Put into a sentence we might see this:

です。
[This (place) is a school.]

In this instance the word for this two kanji pair uses the Chinese readings ガク [gaku] and コウ [kou] which merge in a special way to become ガッコウ [gakkou].

ガッコウです。


Sometimes the kanji will include extra hiragana hanging off the side. These are usually verbs or adjectives and will almost always use the Japanese pronunciation. Examples:

: シュツ、スイ、で.る、だ.す "exit"
: ハク、ビャク、しろ、しろ.い "white"

Note that some of the Japanese pronunciations in the definitions have a period [.] in the middle. This is to tell you that everything before it is replaced with kanji and everything after with hiragana.

これは白いです。
[This is white.]

Because it includes hiragana in its pronunciation it's safe to assume it's the Japanese pronunciation. If we look at the options we see two written in Japanese, but only one which includes the い we see in the above sentence, which is しろ.い

これはしろです。


There's lots more to learn about kanji, but this should be good for now so let's end here. Oh, but not before...

... a quiz!

This will be a mishmash of questions so just roll with it.

1. Which is not a possible way of writing the following kanji:

: セイ、ショウ、い.きる、い.かす、い.ける、う.まれる、う.む、なま "life; birth"

a. 生ける
b. 生れる
c. 生む
d. 生きる


2. Which is not a possible reading for the following:

: カ、ケ、はな "flower"

a. ku
b. hana
c. ke
d. ka


3. Which is not a possible reading for the following:

: キン、コン、ゴン、かね、かな "gold"

a. kin
b. kana
c. gon
d. gana


4. Which of these is not in the 79 kanji listed at the beginning of this post?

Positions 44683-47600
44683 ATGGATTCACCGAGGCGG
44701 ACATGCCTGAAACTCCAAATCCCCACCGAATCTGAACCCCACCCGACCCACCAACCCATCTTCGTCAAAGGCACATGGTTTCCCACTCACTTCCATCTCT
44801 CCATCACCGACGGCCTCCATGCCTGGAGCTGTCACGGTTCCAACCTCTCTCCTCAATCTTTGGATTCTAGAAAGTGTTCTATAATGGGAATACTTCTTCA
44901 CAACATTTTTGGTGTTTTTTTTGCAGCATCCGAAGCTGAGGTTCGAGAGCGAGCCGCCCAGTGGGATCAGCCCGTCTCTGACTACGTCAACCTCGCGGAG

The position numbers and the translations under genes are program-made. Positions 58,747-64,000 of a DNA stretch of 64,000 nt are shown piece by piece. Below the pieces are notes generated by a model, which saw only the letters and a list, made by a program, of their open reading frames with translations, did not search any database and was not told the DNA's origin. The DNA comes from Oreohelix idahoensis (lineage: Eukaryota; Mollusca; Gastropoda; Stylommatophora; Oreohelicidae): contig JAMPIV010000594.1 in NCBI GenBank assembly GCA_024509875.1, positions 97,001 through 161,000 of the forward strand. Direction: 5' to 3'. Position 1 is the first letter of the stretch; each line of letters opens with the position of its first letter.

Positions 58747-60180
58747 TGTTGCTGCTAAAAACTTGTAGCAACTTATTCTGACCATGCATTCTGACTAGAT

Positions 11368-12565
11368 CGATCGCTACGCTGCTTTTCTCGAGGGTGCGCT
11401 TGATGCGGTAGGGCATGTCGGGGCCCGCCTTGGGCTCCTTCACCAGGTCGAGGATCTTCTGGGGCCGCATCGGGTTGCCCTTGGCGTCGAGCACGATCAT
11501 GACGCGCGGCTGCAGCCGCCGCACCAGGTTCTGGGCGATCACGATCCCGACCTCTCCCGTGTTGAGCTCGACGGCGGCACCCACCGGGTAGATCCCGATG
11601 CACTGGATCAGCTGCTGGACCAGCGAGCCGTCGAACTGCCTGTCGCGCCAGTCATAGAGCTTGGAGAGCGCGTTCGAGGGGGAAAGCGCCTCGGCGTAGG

a.
b.
c.
d.


5. Which of these is not in the 79 kanji listed at the beginning of this post?

a.
b.
c.
d.

Answers!

Spoiler:
1. Which is not a possible way of writing the following kanji:

: セイ、ショウ、い.きる、い.かす、い.ける、う.まれる、う.む、なま "life; birth"

a. 生ける
b. 生れる
c. 生む
d. 生きる


2. Which is not a possible reading for the following:

: カ、ケ、はな "flower"

a. ku
b. hana
c. ke
d. ka


3. Which is not a possible reading for the following:

: キン、コン、ゴン、かね、かな "gold"

a. kin
b. kana
c. gon
d. gana


4. Which of these is not in the 79 kanji listed at the beginning of this post?

a.
b.
c.
d.


5. Which of these is not in the 79 kanji listed at the beginning of this post?

a.
b.
c.
d.

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Comments

  1. Old Comment
    fenyx4's Avatar
    I stumbled across this by chance as it randomly appeared on PC's front page, but this kanji lesson actually looks pretty useful. :D I'm surprised that I was able to apparently recognize some of the numbers (thanks to several of the Captains from Bleach, and something about Yumichika Ayasegawa preferring one of the number kanji over another) and elements (thanks to the Rangers' helmets of Power Rangers Samurai, and especially thanks to the countless instances that I've had Blaziken use Fire Blast in Pokemon Sapphire/Emerald XD) just by a quick glance at the whole image. "Mountain" is a new one, though. Thanks for the kanji lesson, though; I'll be sure to look into it in detail later (and probably catch up on your past lessons as well, LOL). ;D
    Posted January 18th, 2012 at 05:03 PM by fenyx4 fenyx4 is offline
  2. Old Comment
    Hiidoran's Avatar
    As always, pretty great lesson. :] You're quite the sensei.
    Posted January 18th, 2012 at 08:55 PM by Hiidoran Hiidoran is offline
  3. Old Comment
    Esper's Avatar
    I'm glad this is helpful. Next one I'm gonna put together will be a bunch of kanji with definitions etc.
    Posted January 19th, 2012 at 09:38 AM by Esper Esper is offline